A review of five classes of medicines - including anti-anxiety drugs, anti-depressants and opioid painkillers - found some patients struggle to come off them, suffering suicidal thoughts and anxiety as a result.
Public Health England (PHE), which led the government-ordered review, said a helpline must be set up to help the millions of people who may be dependent on the drugs.
Since at least a decade ago, more people are being prescribed potentially addictive medicines and for longer periods of time, it said.
PHE looked at benzodiazepines, such as diazepam, which are commonly prescribed for anxiety and insomnia; Z drugs, gabapentinoids and opioid pain medications for non-cancer pain and anti-depressants.
It found one in four adults in England had been prescribed one of these drugs in the year up to the end of March 2018, with half of these having had a continuous prescription for at least the previous 12 months.
In one year, 17 per cent of the adult population were given anti-depressants, 13 per cent were given opioids, 3 per cent gabapentinoids, 3 per cent benzodiazepines and 2 per cent were given Z drugs.
Up to a third of people had been on the drugs for at least three years, including 930,000 people on anti-depressants, 540,000 on opioids and 160,000 on gabapentinoids.
Experts said opioids are known to be ineffective for most people over the long-term (more than three months), while benzodiazepines are not recommended for use for longer than 28 days.
PHE was unable to put an exact figure on how many people are addicted to the drugs long-term or who suffer problems when trying to come off them.
But it said patients must be warned via a national helpline and website about common side-effects of the drugs, advice on withdrawing from the medicines and what to expect, and advice on coping strategies.
It urged the public not to stop taking their drugs in light of the review but to speak to their GP if they had concerns.
The review made a series of other recommendations including more training for doctors, giving medics better access to data, including on prescribing rates in their area, and updating guidance on dependency and withdrawal problems.
It said doctors must also look to other therapies for their patients, such as cognitive behavioural therapy, or “social prescribing” of activities that might help, such as joining clubs or choirs.
Professor Paul Cosford, emeritus medical director at PHE, said some of the drugs, such as anti-depressants, do need to be taken in the long-term to realise their full effect but admitted he was “surprised” by the number of people on the drugs.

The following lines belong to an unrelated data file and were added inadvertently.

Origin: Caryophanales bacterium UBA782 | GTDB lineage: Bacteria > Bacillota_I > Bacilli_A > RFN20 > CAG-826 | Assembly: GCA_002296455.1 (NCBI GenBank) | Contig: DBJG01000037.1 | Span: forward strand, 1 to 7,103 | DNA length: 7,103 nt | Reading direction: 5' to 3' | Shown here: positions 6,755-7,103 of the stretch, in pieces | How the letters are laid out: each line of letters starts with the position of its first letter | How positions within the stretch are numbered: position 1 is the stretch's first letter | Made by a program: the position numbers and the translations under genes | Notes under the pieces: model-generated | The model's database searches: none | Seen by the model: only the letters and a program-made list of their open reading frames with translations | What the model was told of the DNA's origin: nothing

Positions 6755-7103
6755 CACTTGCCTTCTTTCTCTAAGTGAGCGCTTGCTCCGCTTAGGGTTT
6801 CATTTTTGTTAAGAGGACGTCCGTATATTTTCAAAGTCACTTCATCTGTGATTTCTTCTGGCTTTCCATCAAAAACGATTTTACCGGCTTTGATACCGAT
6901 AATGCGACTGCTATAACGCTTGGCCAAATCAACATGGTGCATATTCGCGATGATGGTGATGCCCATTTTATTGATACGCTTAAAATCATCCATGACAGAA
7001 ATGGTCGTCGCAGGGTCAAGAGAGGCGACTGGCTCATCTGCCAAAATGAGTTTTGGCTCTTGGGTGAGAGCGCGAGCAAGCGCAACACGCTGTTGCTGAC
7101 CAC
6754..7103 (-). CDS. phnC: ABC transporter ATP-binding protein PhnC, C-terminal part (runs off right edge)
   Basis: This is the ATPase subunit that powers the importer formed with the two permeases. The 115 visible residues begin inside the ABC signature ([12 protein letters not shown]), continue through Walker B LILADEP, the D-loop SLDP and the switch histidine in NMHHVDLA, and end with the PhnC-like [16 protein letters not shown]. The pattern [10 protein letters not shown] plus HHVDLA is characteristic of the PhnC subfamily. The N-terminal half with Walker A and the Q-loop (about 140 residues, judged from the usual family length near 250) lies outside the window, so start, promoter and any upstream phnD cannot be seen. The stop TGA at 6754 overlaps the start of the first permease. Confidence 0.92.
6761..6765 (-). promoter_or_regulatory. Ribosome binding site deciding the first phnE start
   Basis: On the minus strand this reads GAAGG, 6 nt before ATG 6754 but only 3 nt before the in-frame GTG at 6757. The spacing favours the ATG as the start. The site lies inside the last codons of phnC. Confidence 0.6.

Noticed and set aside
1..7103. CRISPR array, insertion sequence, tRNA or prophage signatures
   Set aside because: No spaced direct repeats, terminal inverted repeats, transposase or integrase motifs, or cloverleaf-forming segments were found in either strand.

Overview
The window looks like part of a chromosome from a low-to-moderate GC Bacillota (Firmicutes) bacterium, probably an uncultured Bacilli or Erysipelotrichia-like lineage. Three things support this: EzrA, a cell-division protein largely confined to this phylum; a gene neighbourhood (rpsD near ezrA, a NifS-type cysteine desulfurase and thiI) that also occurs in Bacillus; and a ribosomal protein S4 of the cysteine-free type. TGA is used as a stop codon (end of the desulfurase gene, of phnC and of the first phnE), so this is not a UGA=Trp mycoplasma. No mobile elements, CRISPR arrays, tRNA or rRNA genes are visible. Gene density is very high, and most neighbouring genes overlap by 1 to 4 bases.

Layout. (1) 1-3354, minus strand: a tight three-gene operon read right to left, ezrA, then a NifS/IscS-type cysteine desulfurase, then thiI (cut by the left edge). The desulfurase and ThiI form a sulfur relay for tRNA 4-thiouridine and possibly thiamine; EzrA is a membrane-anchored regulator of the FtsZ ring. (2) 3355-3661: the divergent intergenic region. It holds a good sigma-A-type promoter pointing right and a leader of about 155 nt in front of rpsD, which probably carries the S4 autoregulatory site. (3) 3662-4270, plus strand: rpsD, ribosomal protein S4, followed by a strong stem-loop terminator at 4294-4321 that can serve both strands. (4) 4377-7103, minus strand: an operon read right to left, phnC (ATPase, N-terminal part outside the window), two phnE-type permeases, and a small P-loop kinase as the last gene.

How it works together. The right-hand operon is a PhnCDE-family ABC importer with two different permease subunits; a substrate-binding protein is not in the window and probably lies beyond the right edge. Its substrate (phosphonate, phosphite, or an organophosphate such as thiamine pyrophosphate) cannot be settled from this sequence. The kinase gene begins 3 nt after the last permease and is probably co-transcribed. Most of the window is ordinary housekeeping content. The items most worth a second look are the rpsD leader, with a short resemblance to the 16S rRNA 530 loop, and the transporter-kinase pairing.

He said the review found that while most prescriptions were short-term, “significant numbers [of people] have been taking these medicines for a long time”.
He added: “We are not trying to stigmatise either these drugs or the people who take these drugs.
“When people are started on the drugs, it's in line with clinical guidance.
“What you see is that a proportion of those people then find it very difficult to withdraw from the drugs and end up on a long-term prescription.
“That proportion gradually builds because it accumulates over the years and that's the group we are particularly concerned about.”
The review found prescriptions for anti-depressants rose 10 per cent between 2016 and 2018, while prescriptions for gabapentinoids increased by 20 per cent.
However, prescriptions for opioids fell 3 per cent across the same period, Z drugs by 6 per cent and benzodiazepines by 8 per cent.
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The report found that, in March 2018, 513,000 people were taking both anti-depressants and opioids. Thousands more were taking a combination of three or more drugs.
Benzodiazepines and Z drugs can create long-term dependency and a risk of “rebound symptoms” when they are stopped, such as increased anxiety and sleep problems.
People coming off anti-depressants can also experience varying symptoms over the short-term including insomnia, nausea and flu-like symptoms.
Meanwhile, opioids are addictive while offering little long-term benefit.
Keith Ridge, chief pharmaceutical officer at NHS England, said the medicines could make a “big difference to people’s quality of life and for some their long-term use is clinically necessary”.
He added: “But for many patients they may not be the best option, with talking therapies and social prescribing often more appropriate.”